The first in Subhuti’s new series ‘Enneagram Famous Figures’.
You need only listen to a minute of Adele’s massive hit ‘Hello’ to feel the pain of longing and regret, so typical of many of her songs. “I must have called 1000 times…” she laments, wishing desperately to reconnect with her old flame, but nobody picks up to answer.
This theme of heartbreak and lost love is not so different from ‘Rolling in the Deep’, released in 2010, the song that created Adele’s international breakthrough and propelled her to stardom.
“We could have had it all…” Adele lamented on that memorable track, conjuring images of how beautiful the love relationship might have been, if only they had stayed together.
Longing is a key quality of Enneagram type Number Four, the so-called Tragic Romantic. Having experienced a deep sense of loss in their early, formative years – perhaps one of the parents died, or there was separation, or divorce – Fours are preoccupied with the unattainable, the unavailable and with what might have been.
When you factor-in the historical detail that Adele’s father walked out on her when she was two years old, creating a deep wound of abandonment, this looks like convincing evidence that the singer fits into this Enneagram category.
So it’s an open-and-shut case for the Number Four – right?
Well, maybe not.
Adele’s big body type is more like that of an Eight, The Boss, whose key quality is a determination to rely on her own strength and to show others she cannot be pushed around.
For example, the singer’s refusal to slim down is portrayed by Adele as a way of championing ordinary women – a typical ‘fighting-for-justice’ attitude of this type.
“I’m not going to lose weight because someone tells me to,” she snapped. “I make music to be a musician, not to be on the cover of Playboy.”
In the same spirit, she told reporters defiantly, “I make music for ears, not for eyes!”
When questioned about her insecurities, she made it clear that she doesn’t allow people close to her who make her feel weak.
“I have insecurities, of course,” she explained, “but I don’t hang out with anyone who points them out to me.”
Adele could have adopted the Eight strategy precisely because of her father’s walk-out, realizing, even as a child, that she needed to be the strong one in the family.
As a grown woman, she can talk tough to the point of rudeness. On her current tour of Australia, when Brisbane’s city council panicked about the logistics of safely getting people to her concerts, she told the crowd:
“I think they should shut up with their bloody moaning, fucking hell. Shut up! I come from fucking London. I’m happy to be in Brisbane.”
Adele has another big Eight characteristic: she is LOUD! She may sing about pain and loss, but she doesn’t croak and whisper like Leonard Cohen, who was a classic Four.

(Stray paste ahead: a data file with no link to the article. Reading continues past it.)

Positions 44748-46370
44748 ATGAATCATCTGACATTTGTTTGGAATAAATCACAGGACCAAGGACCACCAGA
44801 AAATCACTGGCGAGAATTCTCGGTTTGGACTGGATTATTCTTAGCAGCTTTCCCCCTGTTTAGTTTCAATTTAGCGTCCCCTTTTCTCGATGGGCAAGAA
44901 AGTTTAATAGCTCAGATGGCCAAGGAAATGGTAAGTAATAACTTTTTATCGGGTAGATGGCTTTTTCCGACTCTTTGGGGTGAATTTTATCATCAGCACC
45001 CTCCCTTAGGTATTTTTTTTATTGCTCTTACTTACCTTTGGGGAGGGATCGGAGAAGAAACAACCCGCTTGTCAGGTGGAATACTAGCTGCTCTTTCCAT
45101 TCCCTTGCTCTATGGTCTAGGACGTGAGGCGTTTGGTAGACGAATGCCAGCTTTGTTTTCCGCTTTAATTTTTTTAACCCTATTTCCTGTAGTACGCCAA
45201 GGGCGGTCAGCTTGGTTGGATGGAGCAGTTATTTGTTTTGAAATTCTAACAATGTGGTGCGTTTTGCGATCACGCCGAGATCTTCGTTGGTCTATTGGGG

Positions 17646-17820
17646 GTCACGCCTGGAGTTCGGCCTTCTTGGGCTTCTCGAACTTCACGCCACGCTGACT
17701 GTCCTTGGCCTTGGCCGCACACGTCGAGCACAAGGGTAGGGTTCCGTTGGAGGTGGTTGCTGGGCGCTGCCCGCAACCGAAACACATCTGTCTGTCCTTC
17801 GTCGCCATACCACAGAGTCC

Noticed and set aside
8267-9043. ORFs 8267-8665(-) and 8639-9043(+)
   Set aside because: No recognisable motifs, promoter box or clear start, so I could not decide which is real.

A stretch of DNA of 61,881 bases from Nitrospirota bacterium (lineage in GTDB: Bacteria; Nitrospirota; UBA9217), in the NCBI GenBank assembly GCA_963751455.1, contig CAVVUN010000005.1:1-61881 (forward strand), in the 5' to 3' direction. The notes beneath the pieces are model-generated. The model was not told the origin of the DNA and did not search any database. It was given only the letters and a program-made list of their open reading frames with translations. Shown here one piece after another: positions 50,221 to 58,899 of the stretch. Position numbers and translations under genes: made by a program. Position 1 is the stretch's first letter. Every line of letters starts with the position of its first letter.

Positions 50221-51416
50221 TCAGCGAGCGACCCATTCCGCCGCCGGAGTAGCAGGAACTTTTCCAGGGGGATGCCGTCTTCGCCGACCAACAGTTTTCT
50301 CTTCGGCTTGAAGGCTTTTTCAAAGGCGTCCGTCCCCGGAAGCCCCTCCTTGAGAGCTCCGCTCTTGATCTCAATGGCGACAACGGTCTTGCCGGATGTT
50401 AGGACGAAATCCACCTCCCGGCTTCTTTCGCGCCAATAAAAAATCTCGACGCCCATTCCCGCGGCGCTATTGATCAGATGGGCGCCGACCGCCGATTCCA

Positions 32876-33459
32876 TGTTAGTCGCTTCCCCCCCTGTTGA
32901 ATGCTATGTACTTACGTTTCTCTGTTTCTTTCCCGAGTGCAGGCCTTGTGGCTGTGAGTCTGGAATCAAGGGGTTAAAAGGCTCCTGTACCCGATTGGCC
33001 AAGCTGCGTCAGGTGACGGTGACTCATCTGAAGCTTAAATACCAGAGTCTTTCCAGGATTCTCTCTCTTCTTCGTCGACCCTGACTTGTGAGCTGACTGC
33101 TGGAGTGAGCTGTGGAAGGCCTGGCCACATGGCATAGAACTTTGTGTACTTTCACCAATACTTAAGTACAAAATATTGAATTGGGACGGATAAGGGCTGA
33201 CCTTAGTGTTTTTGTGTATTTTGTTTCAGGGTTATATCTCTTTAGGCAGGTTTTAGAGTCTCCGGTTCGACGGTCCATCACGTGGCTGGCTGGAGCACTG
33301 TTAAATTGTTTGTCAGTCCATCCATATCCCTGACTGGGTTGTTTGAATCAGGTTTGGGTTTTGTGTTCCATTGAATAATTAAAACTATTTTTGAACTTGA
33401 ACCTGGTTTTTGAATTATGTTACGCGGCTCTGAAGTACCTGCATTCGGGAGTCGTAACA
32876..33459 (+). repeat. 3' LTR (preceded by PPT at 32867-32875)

When Adele opens her mouth wide and lets rip, the sheer volume and power of her sound blows you away. That’s typical Eight, to fill the whole space with your energy.
So, how to decide: Four or Eight? One of the fascinating and also perplexing aspects of the Enneagram system is that you can never prove, with 100% certainty, a person’s type.
Not even the person himself, or herself, can do that!
So there will always be a degree of doubt. Having worked with the Enneagram for many years, teaching people in North America, India and Europe, I have learned to live with this lack of conclusive proof, and even enjoy it.
In any case, as unique, individual human beings, we are bigger than our personality type. In fact, the phrase ‘personality type’ is misleading. We all have different personalities.
The correct term is “chief defence strategy” because this fixed pattern of behaviour was developed in childhood as a way of coping with whatever challenges were presented by the family environment.
The value of the Enneagram system is to reveal the behaviour pattern we chose to rely upon, all those years ago, which has been buried in the unconscious part of our minds and which has been influencing our current behaviour without our knowledge.
By bringing more awareness to this hidden pattern, we can free ourselves from robot-like responses.
Coming back to Adele, one of the key statements the singer made which makes me fairly convinced that she is an Eight, not a Four, occurred when a reporter asked her how she would react if she came face-to-face with her missing father.
“I would spit in his face!” Adele is widely reported to have said.
That is an Eight speaking. In real life, it seems that the two did meet, outside public view, and their connection was more forgiving and affectionate.
But Adele’s first reaction is, for me, indicative. This girl is a tough cookie, ready to take on the world, ready to do her own thing and always ready to speak her mind.
She is the Boss.
Then what about her songs? Why so sad?
Even Adele confesses, “I know when I’ve written a good song because I start to cry.”
For me the answer is that her natural talent as a singer gave Adele the safe outlet she needed to release her pain, while keeping it separate from her daily life, where she needed to be strong.
An intelligent decision for survival and one that has made her a star.
Subhuti gives workshops about the Enneagram all over the world and also gives individual online Enneagram sessions. Contact: anandsubhuti (at) yahoo.com
Related articles on the Enneagram by Subhuti
The Enneagram – a journey with the Enneagram from Oscar Ichazo’s original school to Osho’s Multiversity
The Enneagram: Types – Enneagram type descriptions, childhood environments, problem areas and sentences which characterize each type